Residential DBT Programs

At Discovery Ranch South, we use dialectical behavior therapy (DBT), which treats a wide variety of disorders, including substance dependence, depression, PTSD, borderline personality disorder, and eating disorders. The goal of DBT treatment is to help patients build a life that they feel is worth living. In DBT, patients receive help through:

  • individual therapy
  • a therapist consultation team
  • and group therapy

Individual Therapy

The first key component of DBT is individual therapy. Therapists will often have their patients use diary cards, which are specially-formatted cards used to track when their target symptoms occurred and the skill they used to cope with it. During individual therapy, the therapist and patient discuss the problems that came up.

When discussing the patient’s issues, the therapists will follow a treatment target hierarchy.

  • Life-threatening behaviors take first priority.
  • Behaviors that, while not directly harmful to self or others, interfere with the course of treatment, take second priority.
  • Quality of life issues take third priority.

As the patient and therapist discuss these problems, the therapist teaches the patient problem-solving behaviors to help them deal with these problems in the future.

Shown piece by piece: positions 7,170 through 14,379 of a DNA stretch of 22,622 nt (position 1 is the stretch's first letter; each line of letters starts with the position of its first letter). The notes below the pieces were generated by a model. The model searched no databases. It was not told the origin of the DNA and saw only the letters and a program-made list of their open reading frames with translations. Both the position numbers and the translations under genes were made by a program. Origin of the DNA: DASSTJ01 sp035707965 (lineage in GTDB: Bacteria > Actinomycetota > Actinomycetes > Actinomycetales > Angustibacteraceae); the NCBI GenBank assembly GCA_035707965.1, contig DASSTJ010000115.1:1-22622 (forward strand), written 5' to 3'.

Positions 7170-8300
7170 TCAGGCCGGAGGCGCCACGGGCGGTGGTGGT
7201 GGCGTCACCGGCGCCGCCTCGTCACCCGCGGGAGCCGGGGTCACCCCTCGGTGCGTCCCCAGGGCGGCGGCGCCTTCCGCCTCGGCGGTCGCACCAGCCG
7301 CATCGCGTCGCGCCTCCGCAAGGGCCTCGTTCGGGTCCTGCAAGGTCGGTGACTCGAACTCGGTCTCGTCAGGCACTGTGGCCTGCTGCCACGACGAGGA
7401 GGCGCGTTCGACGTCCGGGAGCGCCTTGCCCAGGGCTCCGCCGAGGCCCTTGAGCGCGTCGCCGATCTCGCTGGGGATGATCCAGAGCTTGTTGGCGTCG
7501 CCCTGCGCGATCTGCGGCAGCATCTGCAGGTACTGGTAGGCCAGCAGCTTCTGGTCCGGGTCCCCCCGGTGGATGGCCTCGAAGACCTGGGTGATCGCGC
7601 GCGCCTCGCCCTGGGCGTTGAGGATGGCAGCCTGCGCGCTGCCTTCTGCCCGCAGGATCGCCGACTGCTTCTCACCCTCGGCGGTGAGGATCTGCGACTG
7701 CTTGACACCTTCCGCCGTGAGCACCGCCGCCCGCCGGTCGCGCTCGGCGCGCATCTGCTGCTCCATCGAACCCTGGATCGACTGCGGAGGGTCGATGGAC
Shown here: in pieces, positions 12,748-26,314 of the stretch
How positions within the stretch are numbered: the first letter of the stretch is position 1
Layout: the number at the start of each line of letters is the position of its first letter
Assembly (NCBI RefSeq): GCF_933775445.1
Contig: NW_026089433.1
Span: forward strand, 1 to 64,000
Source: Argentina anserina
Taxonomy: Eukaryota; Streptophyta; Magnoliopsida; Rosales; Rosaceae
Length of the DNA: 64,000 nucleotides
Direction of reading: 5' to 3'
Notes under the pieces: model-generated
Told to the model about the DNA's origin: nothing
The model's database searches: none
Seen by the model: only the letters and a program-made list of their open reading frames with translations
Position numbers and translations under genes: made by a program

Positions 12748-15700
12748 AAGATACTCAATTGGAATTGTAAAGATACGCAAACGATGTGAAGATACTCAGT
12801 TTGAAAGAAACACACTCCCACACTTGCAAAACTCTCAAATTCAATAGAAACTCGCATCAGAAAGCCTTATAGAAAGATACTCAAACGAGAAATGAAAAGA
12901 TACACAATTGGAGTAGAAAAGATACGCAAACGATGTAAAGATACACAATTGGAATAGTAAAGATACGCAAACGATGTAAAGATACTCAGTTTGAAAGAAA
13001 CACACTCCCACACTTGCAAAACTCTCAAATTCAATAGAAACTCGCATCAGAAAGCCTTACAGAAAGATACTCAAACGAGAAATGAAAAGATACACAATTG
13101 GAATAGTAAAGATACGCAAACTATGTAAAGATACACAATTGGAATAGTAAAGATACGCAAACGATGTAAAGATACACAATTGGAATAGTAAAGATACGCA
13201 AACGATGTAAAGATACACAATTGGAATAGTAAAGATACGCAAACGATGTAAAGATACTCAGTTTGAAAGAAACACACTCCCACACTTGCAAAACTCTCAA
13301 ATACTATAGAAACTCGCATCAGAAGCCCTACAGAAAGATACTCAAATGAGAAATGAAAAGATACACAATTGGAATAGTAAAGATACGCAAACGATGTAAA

A student works with a horse during her individual therapy while at a residential dbt program for teens | Discovery Ranch South, a residential treatment program for girls and teens assigned female at birth
Therapist Consultation Team at a residential DBT program for teens | Discovery Ranch South, a residential treatment program for girls and teens assigned female at birth

Therapist Consultation Team

The DBT consultation team includes individual therapists, group therapy leaders, case managers, and others who help with the patient. The purpose of the consultation team is to help therapists stay motivated and competent so they can provide the best treatment possible.

Group Therapy

In a group setting, patients learn about behavioral skills. These skills are broken down into four skill modules that are foundational to DBT:

  • mindfulness
  • distress tolerance
  • emotion regulation
  • and interpersonal effectiveness
Students learn DBT skills through an art activity during a group therapy session at a residential DBT program for teens | Discovery Ranch South, a residential treatment program for girls and teens assigned female at birth